New Federal Laws Expand Protections for Pregnant and Nursing Employees
On December 29, 2022, President Biden signed into law an omnibus appropriations bill which includes expanded protections for pregnant and nursing employees through two new acts: The Pregnant Workers Fairness Act and the Providing Urgent Maternal Protections for Nursing Mothers (PUMP) Act.
New Reasonable Accommodations Requirements
The Pregnant Workers Fairness Act requires employers with 15 or more employees to provide “reasonable accommodations” for pregnant employees and prohibits employment practices that discriminate against qualified employees affected by pregnancy, childbirth, or related medical conditions. A qualified employee is an employee or applicant who, with or without reasonable accommodation, can perform the essential functions of the position.
Specifically, the Act makes it is an unlawful employment practice to take any of the following adverse actions with respect to a qualified employee’s pregnancy, childbirth, or related medical condition:
- refuse reasonable accommodations, unless such refusal would impose an undue hardship on the operation of the business;
- require the employee to accept an accommodation other than any reasonable accommodation arrived at through an interactive process with the employer;
- deny employment opportunities to the employee if such denial is based on the need to make reasonable accommodations;
- require the employee to take leave, whether paid or unpaid, if another reasonable accommodation can be provided that would enable the employee to continued working; or
- take an adverse employment action against the employee because the employee requested or used a reasonable accommodation.
Employees may seek enforcement and remedies concerning such unlawful employment practices in the same manner as pregnancy discrimination claims under Title VII of the Civil Rights Act.
The Equal Employment Opportunity Commission (EEOC) will adopt rules providing examples of reasonable accommodations addressing known limitations related to pregnancy, childbirth and related medical conditions.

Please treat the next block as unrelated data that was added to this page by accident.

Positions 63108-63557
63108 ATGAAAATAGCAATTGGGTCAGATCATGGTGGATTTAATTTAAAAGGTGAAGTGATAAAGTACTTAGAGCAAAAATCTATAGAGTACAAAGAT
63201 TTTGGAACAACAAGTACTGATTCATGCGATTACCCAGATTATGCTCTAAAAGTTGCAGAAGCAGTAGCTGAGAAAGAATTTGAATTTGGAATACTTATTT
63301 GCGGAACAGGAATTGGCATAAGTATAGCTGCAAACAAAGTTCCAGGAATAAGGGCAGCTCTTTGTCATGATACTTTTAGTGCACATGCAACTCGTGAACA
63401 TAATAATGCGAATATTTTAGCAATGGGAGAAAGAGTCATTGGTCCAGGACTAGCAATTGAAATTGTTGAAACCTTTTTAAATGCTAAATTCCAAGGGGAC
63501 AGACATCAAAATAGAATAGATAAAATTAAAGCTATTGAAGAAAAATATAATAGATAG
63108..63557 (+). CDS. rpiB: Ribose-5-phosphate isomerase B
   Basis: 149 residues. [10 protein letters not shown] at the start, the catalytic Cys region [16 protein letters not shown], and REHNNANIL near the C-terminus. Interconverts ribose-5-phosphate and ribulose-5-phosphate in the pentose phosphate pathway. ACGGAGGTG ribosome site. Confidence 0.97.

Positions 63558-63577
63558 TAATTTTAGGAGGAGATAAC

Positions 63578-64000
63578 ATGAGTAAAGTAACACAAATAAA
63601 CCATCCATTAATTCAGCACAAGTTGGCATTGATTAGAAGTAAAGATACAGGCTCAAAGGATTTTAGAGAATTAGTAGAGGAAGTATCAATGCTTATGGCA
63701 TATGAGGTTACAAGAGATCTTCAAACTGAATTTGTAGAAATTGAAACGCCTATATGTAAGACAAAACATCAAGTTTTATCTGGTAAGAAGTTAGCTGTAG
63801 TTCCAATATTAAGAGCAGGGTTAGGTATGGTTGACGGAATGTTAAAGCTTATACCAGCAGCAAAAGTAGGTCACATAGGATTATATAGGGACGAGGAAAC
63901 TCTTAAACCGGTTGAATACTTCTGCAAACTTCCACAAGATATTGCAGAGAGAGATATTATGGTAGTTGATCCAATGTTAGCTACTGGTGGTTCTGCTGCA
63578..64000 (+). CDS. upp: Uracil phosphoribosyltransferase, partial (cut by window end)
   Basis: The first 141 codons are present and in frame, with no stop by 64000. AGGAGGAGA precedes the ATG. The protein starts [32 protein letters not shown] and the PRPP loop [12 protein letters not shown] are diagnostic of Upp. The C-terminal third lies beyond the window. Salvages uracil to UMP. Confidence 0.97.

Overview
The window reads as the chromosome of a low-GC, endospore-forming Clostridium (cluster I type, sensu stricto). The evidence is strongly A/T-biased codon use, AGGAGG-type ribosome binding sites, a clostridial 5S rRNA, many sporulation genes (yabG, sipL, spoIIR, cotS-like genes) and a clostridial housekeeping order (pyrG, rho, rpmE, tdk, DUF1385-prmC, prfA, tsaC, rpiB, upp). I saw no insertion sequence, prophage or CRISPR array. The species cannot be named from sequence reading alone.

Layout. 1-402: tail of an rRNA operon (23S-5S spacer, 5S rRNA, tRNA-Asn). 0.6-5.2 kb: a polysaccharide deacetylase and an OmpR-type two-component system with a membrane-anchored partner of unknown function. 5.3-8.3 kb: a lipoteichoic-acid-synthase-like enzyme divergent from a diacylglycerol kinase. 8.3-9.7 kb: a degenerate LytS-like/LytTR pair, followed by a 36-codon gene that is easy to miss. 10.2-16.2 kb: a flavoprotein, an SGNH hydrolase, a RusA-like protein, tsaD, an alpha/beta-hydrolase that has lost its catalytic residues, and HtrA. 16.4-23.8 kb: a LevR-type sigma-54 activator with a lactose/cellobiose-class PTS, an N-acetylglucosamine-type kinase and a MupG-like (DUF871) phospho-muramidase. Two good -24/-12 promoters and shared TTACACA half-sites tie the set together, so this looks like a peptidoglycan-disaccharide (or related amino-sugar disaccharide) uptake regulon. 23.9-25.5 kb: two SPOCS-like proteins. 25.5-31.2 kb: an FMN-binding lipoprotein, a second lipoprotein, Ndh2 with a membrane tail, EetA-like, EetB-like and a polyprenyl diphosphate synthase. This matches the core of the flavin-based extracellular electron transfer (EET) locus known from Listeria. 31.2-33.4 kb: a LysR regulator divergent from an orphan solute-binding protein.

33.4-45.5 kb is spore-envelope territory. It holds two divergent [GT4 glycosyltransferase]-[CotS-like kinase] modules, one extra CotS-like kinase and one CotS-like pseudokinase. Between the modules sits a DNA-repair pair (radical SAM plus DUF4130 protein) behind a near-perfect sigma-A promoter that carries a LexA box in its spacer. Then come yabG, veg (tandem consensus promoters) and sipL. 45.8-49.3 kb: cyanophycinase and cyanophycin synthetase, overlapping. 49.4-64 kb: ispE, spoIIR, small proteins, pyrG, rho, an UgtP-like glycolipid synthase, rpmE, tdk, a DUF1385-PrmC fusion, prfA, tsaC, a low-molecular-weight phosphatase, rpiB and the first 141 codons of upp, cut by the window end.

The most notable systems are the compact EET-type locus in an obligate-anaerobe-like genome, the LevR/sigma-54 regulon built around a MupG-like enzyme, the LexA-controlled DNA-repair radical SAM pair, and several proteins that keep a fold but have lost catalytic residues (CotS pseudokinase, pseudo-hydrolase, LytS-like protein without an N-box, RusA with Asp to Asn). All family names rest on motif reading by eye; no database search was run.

The Act does not affect other federal, state or local laws that provide greater or equal protection for individuals affected by pregnancy, childbirth or related medical conditions. Nor does the Act require an employer-sponsored health plan to pay for or cover any particular item, procedure, or treatment as a reasonable accommodation or to affect any right or remedy available under any other federal, state, or local with respect to any such payment or coverage requirement.
The above provisions take effect in 180 days.
New Requirements for Nursing Mothers
Since 2010, the federal Fair Labor Standards Act (FLSA) has required that employers provide reasonable break time for non-exempt employees to express breast milk. Employers with less than 50 employees are exempt from this requirement if it would impose an undue hardship on their business.
The new PUMP Act expands workplace protections for employees who need to express breast milk. Specifically, the PUMP Act expands the requirement that employers provide reasonable break time to cover both exempt and non-exempt employees. Such break time remains unpaid, unless the employee “is not completely relieved from duty during the entirety of the break.”
The PUMP Act continues to require that employers provide a place, other than a bathroom, that is shielded from view and free from intrusion from coworkers and the public, which may be used by an employee to express breast milk. However, the PUMP Act further requires that, before making a claim against an employer, an employee must first notify the employer of the failure to provide such a place. The employer has up to 10 days to come into compliance with the required accommodations.
Employers with less than 50 employees remain exempt from these requirements if it can be established that the requirements would impose an undue hardship. In addition, employees who are crewmembers of air carriers and certain employees of rail carriers are not covered by the PUMP Act.
The PUMP Act does not preempt any state or local law that provides greater protections.
The PUMP Act took effect on December 29, 2022.